Spin to win: Alabama guard competes in winterBy Anna Jones | 03/09/2017 12:06am
Rachel Edrich catches a blade toss during a show. Photo courtesy of Batemanfoto
Flags. Rifles. Sabers. Dance.
These are the instruments the ladies of the Alta Marea Winter Guard team use in their transition from Crimson Tide to High Tide to prepare for their winter guard season.
Alta Marea is the winter guard comprised of members of The University of Alabama Million Dollar Band Color Guard. Alta Marea is Italian for “High Tide.”
Winter guard is an indoor color guard, and it involves the incorporation of the spinning of flags, sabers, mock rifles, dance and other instruments into performances.
The members of Alta Marea have three different specializations to choose from: dance, flag and weapons.
This team was formed by director Steve Simpson and instructor Brandy Keeton. Simpson and Keeton are also staff on The University of Alabama Million Dollar Band Color Guard.
“When we started working together in the fall, he thought that it would be a great idea to utilize our talent and start a competitive team, and so we started this team together in 2006,” Keeton said.
Along with Simpson and Keeton, Kelsey Jones is also an instructor on the team. Jones, a former Alta Marea member, joined the staff three years ago.
Keeton has been an instructor for Alta Marea since 2006. She says the best part of being an instructor on this team is being able to watch the girls progress in their skill and become successful in their routines.
This year’s Alta Marea performance is titled “Purrfectly Superstitious.” In this production, the members are mysterious black cats. The production involves a mixture of two songs, “Black Cat Blues” and “Superstition.” This production revolves around the proverb that black cat brings bad luck.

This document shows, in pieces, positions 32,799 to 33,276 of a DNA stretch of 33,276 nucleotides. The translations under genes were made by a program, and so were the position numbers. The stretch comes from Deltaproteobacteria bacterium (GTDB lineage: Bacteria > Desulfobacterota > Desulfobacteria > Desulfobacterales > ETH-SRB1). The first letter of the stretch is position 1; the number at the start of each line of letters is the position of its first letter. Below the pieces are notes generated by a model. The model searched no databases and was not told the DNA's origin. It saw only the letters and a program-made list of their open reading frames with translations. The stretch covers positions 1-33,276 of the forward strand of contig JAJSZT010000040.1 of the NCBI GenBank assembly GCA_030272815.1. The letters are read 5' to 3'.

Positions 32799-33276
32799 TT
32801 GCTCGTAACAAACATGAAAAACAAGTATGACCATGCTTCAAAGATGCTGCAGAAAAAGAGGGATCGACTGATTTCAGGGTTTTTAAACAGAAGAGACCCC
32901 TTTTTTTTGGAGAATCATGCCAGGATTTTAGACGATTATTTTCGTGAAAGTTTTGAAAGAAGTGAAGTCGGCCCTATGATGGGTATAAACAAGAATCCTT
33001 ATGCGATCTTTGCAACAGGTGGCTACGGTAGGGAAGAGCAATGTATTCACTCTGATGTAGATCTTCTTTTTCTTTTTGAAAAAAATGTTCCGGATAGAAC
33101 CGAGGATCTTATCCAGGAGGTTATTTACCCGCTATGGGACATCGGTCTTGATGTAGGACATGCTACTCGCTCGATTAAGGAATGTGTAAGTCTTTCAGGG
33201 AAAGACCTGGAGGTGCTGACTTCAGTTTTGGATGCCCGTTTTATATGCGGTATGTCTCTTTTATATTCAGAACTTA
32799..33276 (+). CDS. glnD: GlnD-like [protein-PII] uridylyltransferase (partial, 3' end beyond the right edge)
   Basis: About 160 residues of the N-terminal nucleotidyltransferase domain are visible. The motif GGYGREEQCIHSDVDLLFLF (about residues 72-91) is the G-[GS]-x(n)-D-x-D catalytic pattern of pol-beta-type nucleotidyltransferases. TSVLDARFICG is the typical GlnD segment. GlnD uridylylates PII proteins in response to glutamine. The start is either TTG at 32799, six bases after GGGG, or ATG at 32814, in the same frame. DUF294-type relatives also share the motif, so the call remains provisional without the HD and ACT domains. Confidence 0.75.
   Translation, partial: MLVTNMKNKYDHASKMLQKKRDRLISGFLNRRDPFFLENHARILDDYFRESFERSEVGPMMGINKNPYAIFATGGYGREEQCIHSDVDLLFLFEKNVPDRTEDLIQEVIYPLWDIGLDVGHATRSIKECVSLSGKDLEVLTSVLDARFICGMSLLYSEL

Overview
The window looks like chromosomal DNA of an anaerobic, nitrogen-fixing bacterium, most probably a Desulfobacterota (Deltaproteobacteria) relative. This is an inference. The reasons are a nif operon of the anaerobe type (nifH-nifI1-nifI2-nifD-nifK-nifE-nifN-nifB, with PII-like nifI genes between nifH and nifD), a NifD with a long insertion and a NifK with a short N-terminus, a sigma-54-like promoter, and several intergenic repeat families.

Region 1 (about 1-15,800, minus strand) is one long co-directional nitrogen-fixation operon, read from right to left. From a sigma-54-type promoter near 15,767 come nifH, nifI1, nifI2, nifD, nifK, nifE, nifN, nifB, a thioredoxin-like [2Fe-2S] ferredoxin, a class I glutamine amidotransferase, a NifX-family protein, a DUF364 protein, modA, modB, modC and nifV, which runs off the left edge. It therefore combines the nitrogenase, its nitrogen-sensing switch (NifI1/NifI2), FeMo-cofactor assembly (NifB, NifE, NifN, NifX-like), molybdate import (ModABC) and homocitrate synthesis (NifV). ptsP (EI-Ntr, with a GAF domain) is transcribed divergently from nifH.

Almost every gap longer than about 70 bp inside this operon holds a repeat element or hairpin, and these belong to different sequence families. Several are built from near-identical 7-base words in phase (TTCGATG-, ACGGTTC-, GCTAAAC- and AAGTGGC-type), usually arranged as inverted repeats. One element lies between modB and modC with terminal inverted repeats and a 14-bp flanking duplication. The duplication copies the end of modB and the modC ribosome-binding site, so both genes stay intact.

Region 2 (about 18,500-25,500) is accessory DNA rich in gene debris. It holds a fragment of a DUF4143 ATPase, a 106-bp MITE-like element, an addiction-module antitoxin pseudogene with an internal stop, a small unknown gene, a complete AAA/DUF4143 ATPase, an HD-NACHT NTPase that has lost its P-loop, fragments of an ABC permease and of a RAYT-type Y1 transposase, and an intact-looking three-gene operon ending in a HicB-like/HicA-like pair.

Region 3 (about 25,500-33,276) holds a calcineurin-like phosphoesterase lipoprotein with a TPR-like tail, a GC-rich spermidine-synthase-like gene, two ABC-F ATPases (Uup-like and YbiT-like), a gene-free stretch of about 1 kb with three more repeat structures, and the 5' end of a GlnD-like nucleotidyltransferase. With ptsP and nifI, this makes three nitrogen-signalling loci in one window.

“We are that black cat, and we are trying to get you to cross our path,” said Lena Paradiso, a captain of Alta Marea. “Any way we can get to cross your path, that’s what we are going to do.”
Paradiso is from Kennesaw, Georgia. She is a junior majoring in Telecommunications and Film. Paradiso has been participating in color guard for 10 years, and she has been a member of Alta Marea for three years. Paradiso started color guard in sixth grade because she loved its artistry.
“I knew I wanted to go to Alabama, and then when I saw Alta Marea, I was like that’s it, I’m going to the University of Alabama, and I am going to be in the winter guard, and that’s final,” Paradiso said.
After football season, winter guard season is in full swing.
“Because of our activity, it’s a year-round activity. We are always working to make each season better, so we really don’t have an off season,” Paradiso said. “We want to be better than the other team.”
Beginning in November, members meet on Sunday to learn new routines, and once winter break is over the team starts practicing on Wednesdays and Fridays. Practices usually last four to six hours. Competitions usually take place on Saturday and sometimes roll over onto Sundays.
“We want to be the best we possibly can, so any rehearsal we can get, we are going to eat it up,” Paradiso said.
Alta Marea performs in two circuits: Southern Association of Performing Arts and Winter Guard International, which take place all over the United States.
Last weekend, the team competed at a regional in Atlanta and in a few weeks, the team will compete in another regional in Bowling Green, Kentucky.
In SAPA and WGI competitions, Alta Marea has placed in the top 15 teams nine out of the 11 years they have competed.
At the end of the year, Alta Marea has their family and friends’ performance, and everyone is welcome.
“Come to our family and friends’ performance. It’s so hard to explain to people what we do without showing you,” Paradiso said.
The family and friend’s performance will take place at the end of this month in Foster Auditorium.
“I could not see myself performing with any other group, because we are just so close and we always have a great time,” Paradiso said.